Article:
6pm to 8pm
Historically, black men of African descent have resisted stereotypes and tropes through their dressed appearance. Adopting, adapting and appropriating styles from the cultures surrounding them, this group have exerted an undeniable influence on both subcultural style and mainsteam fashion - although this contribution is often overlooked in traditional accounts of mens’ history. In the 20th and 21st centuries black men have articulated their sartorial masculinities in myriad ways; sometimes blending in, sometimes standing out but always expressing multiple identities to reflect issues of culture, diaspora, fashion and appearance. Our three notable speakers will draw on and explore contemporary and historic aspects from their own research and experience.
Michael McMillan, artist, playwright, curator and educator examines Saga Bwoys, Rude Bwoys and Saggers: rebellious black masculinities How did the diasporic exchange of the postwar migration of Caribbean men to Britain offer resistance and creative agency to individuals through representation and material culture?
Christine Chechinska, artist, designer, writer and curator investigates the The Arrivants and the role of dress in the re-creation of self, central to African diasporic experiences. The negotiation of geographical, cultural and racial borders will be examined by comparing the 1796 Haitian Revolution with the 1948 arrival of the Empire Windrush; two episodes that marked shifts in the visibility of black masculinities.
Samson Soboye, designer and UAL Graduate discusses Hollywood perceptions of African males and their obsession with the Noble Savage. Issues around slavery, styles in the Heyday of the Disco era and the Afro through to the Black Power movement will all be explored in relationship to the Black Dandy; a character that is very present in Soboye's own style and sensibility.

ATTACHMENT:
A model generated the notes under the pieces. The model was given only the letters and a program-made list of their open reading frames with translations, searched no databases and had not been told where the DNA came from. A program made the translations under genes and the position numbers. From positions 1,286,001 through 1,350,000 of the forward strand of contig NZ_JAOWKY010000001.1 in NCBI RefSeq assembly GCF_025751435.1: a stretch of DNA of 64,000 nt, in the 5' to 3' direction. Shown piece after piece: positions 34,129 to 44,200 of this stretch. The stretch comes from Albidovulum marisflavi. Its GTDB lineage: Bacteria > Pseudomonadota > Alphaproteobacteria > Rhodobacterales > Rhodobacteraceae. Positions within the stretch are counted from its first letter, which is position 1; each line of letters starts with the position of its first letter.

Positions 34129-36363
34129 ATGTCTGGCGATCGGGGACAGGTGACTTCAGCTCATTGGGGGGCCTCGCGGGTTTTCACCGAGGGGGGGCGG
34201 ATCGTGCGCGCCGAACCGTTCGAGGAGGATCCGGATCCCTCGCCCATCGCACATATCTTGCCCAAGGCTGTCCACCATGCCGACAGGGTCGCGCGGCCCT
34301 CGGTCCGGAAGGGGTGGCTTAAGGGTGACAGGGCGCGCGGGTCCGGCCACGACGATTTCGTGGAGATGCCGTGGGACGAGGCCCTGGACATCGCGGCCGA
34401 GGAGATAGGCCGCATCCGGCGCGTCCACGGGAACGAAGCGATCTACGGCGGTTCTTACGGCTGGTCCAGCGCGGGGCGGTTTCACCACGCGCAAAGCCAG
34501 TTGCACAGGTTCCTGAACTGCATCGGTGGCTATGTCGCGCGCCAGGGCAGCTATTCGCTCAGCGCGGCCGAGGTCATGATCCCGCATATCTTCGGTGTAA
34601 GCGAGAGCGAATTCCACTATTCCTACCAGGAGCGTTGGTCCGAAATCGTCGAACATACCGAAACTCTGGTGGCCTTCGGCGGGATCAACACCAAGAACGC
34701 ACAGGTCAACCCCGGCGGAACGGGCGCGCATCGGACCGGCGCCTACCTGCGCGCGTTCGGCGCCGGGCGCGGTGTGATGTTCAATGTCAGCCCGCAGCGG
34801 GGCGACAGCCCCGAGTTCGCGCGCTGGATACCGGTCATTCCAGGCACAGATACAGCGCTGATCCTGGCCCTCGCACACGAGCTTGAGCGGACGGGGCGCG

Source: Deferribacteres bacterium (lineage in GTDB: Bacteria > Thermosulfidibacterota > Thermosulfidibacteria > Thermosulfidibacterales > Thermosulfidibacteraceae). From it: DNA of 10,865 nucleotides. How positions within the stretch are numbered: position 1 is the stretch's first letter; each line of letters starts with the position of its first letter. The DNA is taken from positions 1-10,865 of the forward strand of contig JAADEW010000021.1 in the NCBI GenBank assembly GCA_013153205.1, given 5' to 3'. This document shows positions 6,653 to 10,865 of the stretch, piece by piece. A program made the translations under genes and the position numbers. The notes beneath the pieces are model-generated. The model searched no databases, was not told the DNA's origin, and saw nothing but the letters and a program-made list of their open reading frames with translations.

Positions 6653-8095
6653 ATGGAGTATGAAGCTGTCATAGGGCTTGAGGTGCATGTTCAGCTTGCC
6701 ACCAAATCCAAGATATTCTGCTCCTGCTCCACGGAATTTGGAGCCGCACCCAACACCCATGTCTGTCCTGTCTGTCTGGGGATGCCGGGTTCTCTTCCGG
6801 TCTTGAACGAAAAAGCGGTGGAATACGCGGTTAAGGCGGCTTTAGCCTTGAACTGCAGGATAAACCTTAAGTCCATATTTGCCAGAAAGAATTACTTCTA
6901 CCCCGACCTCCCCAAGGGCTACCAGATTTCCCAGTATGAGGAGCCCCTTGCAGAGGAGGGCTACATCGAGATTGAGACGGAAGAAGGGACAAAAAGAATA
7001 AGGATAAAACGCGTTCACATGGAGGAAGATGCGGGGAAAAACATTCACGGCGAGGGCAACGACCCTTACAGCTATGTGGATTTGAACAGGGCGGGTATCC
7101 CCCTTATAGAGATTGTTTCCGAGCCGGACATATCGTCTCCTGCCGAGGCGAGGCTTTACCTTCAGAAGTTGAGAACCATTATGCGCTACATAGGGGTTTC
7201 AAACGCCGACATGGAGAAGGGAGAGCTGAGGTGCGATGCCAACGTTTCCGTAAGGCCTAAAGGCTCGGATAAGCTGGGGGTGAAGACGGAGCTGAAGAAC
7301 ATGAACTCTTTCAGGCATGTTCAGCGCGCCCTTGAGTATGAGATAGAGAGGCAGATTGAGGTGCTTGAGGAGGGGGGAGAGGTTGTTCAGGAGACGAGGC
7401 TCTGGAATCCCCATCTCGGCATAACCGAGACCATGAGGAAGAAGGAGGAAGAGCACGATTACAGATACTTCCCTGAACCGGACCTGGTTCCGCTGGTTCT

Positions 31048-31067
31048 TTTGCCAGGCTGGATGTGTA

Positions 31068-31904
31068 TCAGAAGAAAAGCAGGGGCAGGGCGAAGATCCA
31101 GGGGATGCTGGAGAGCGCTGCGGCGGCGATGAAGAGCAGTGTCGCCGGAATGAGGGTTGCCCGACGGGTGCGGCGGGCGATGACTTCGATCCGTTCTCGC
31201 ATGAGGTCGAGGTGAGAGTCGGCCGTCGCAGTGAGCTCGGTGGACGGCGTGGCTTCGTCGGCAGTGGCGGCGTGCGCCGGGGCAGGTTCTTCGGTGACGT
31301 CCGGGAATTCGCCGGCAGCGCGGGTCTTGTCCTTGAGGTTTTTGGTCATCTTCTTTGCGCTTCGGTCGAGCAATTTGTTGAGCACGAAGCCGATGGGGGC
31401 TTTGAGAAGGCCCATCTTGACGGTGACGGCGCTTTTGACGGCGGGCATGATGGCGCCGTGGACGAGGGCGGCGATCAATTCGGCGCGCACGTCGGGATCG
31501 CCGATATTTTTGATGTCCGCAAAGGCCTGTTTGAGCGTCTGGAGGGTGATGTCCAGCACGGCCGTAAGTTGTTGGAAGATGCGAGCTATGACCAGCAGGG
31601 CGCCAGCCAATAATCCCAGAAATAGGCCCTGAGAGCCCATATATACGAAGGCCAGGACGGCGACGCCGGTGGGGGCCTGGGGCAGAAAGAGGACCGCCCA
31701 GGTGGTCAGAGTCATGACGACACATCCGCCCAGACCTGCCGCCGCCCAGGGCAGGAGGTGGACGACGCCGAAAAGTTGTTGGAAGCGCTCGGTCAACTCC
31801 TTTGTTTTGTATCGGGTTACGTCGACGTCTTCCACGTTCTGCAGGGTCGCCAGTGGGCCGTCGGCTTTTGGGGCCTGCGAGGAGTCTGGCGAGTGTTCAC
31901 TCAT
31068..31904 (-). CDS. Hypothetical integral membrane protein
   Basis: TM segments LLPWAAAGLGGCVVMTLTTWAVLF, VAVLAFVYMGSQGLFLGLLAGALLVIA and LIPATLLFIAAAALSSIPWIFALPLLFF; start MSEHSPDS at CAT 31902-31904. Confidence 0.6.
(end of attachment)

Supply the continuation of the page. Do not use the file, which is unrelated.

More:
Dr Michael McMillan is a playwright, artist and curator and educator. He is the author of several plays, and as an artist is best known for his first installation, The West Indian Front Room exhibited with great success in 2005 at the Geffrye Museum, going on to inspire a BBC Four documentary called Tales from the Front Room (2007), a website, a 2009 book, The Front Room: Migrant Aesthetics in the Home, and various international commissions. He is an associate lecturer at London College of Fashion.
Dr Christine Checinska is an artist, designer, writer and curator whose work is situated at the meeting point between material culture and contemporary art. She writes about the relationship between cloth, culture and race. Her PhD, Colonizin’ in Reverse: the Creolised Aesthetic of the Windrush Generation, was awarded by Goldsmiths in 2009. She is currently an Associate Researcher at VIAD, University of Johannesburg and an Associate Lecturer in fashion at Goldsmiths, London.
Samson Soboye graduated from Central Saint Martin’s with a BA in Fashion, Communication & Promotion and rapidly built a reputation for distinctive styling. In 2012 his own Soboye label was launched to celebrate the African Nations participation in the London Olympics. The mens collection started as a range of shirts using African wax-print fabric to convey a modern aesthetic. Samson teaches across many universities in the UK including The University of East London, Epsom, Westminster and the London College of Fashion.
This event is hosted by the LCF Masculities Research Hub.
Photo credit: Curtis Benjamin